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I am looking for a good way to liquefy or extract water from superabsorbent polymer. From what I remember it was salt that can liquefy it. Since salt when dissolved will have sodium cation and therefore naturalize the polymer chain making it contract. Is that true?

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  • $\begingroup$ Yes.Add some salt on the super absorbent polymer gel and salt can break super absorbent polymer's absorption ability. For more details, google "soco polymer" or visit socochem.com $\endgroup$
    – Simon
    Oct 13 '15 at 2:54
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This may be true, but I suggest another type of explanation. If a super absorbent polymer absorbs its maximum in distilled water it is called a fully swollen hydrogel. There are two ways of decreasing the amount of water stored without using heat.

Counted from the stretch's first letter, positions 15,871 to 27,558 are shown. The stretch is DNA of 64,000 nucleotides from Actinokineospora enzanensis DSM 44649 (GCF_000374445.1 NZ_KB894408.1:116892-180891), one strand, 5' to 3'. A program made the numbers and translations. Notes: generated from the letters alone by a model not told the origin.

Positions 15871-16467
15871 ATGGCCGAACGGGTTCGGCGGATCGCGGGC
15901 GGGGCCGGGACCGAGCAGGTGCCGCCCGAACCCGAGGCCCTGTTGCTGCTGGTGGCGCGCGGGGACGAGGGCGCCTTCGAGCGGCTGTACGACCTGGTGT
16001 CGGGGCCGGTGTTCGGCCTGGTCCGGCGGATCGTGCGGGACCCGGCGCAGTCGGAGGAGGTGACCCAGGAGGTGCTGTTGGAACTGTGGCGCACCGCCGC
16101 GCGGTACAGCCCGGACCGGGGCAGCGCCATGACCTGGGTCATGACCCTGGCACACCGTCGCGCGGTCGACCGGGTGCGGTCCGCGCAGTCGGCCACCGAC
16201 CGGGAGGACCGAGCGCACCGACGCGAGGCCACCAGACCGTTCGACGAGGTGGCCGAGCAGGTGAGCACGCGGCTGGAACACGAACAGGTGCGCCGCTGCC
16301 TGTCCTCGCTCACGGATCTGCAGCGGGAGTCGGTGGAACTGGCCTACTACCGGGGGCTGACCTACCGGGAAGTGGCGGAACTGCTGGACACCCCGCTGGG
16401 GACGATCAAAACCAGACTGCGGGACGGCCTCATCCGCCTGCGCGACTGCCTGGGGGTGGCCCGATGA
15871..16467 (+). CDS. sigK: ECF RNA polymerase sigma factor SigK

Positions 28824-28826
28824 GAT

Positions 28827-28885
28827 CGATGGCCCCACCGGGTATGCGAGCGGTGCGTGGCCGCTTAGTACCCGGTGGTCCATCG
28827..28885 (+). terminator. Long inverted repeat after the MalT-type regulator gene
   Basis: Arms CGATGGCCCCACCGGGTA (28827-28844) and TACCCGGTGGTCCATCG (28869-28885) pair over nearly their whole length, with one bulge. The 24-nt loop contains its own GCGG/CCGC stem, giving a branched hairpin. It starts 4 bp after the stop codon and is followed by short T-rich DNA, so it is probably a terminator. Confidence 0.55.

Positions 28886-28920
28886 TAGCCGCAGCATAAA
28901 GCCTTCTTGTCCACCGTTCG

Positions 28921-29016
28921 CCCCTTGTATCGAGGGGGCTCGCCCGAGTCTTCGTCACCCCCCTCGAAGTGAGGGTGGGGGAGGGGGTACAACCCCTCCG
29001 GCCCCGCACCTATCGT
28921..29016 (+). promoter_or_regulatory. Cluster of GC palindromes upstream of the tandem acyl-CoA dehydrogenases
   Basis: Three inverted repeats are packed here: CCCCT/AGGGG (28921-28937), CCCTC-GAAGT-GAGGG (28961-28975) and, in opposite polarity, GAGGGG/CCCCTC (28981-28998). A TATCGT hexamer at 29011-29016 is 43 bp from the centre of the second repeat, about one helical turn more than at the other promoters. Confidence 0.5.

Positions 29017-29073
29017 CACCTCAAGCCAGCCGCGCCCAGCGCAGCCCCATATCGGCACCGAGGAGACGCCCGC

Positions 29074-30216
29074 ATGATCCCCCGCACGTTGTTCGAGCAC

The first one is to increase the salt load of additional water and place the hydrogel within this salted water. The salt in the water will decrease the total water absorbed by the hydrogel and the hydrogel will shrink, giving up some of its water.

A more complete and full way to make the hydrogel to give up its water is the addition of an acid. Lowering the pH of the hydrogel to below 3.5 will convert all the sodium carboxylates to the free acid form which does not absorb water. These hydrogels are pH-sensitive, and if you plot pH vs absorbed fluid, you would find a bell curve that starts around 4.5 or 5.0, tops out around 7.5 and decreases as you increase the pH until around 10.5 to 11.0.

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  • $\begingroup$ Now I understand, so adding acid is the best way. Where do you get the information from, I want to read more about hydro gel but I can't find much information about it. Thank you. $\endgroup$
    – Kevin
    Dec 23 '13 at 2:56

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